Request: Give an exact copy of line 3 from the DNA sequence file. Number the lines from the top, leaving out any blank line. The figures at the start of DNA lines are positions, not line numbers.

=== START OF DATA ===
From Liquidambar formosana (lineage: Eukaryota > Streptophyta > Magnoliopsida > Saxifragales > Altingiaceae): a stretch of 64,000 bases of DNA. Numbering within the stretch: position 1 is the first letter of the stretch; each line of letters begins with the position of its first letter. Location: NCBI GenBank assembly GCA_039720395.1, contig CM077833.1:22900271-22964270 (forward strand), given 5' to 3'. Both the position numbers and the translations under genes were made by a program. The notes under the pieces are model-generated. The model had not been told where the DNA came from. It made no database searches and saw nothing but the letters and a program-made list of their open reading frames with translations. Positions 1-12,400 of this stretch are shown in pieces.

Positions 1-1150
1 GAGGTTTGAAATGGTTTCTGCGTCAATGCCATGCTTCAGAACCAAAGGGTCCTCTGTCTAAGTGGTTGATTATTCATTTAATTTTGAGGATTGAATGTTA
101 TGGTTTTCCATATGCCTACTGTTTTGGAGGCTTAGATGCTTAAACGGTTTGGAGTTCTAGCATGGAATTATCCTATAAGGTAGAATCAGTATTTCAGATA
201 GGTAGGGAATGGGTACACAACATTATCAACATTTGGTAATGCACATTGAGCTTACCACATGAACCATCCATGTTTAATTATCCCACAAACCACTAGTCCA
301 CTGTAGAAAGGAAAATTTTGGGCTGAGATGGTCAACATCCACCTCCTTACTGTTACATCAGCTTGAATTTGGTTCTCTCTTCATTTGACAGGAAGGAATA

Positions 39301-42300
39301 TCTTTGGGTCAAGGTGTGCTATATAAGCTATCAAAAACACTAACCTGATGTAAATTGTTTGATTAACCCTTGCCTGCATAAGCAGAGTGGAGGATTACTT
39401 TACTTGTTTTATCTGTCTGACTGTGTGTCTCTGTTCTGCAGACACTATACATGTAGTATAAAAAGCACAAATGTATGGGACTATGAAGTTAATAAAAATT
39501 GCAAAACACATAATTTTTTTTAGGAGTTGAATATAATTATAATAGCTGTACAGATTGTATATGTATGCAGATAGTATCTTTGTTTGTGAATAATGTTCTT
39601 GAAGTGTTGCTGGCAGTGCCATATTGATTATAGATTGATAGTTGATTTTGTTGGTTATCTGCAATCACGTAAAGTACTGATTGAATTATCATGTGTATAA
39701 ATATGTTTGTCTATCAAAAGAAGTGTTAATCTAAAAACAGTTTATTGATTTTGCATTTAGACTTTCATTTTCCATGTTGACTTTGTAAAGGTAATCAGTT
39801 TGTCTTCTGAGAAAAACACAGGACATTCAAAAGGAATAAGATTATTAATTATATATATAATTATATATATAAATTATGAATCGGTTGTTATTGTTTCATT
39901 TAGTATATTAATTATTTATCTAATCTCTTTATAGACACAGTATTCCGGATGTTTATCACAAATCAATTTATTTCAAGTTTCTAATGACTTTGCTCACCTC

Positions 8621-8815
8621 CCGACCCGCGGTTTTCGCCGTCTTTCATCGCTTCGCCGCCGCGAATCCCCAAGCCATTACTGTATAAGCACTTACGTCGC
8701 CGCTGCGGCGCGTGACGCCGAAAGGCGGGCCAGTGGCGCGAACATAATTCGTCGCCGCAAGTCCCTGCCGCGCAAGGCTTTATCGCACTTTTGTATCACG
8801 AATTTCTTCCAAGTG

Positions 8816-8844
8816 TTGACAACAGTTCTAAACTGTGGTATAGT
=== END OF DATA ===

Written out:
1 GAGGTTTGAAATGGTTTCTGCGTCAATGCCATGCTTCAGAACCAAAGGGTCCTCTGTCTAAGTGGTTGATTATTCATTTAATTTTGAGGATTGAATGTTA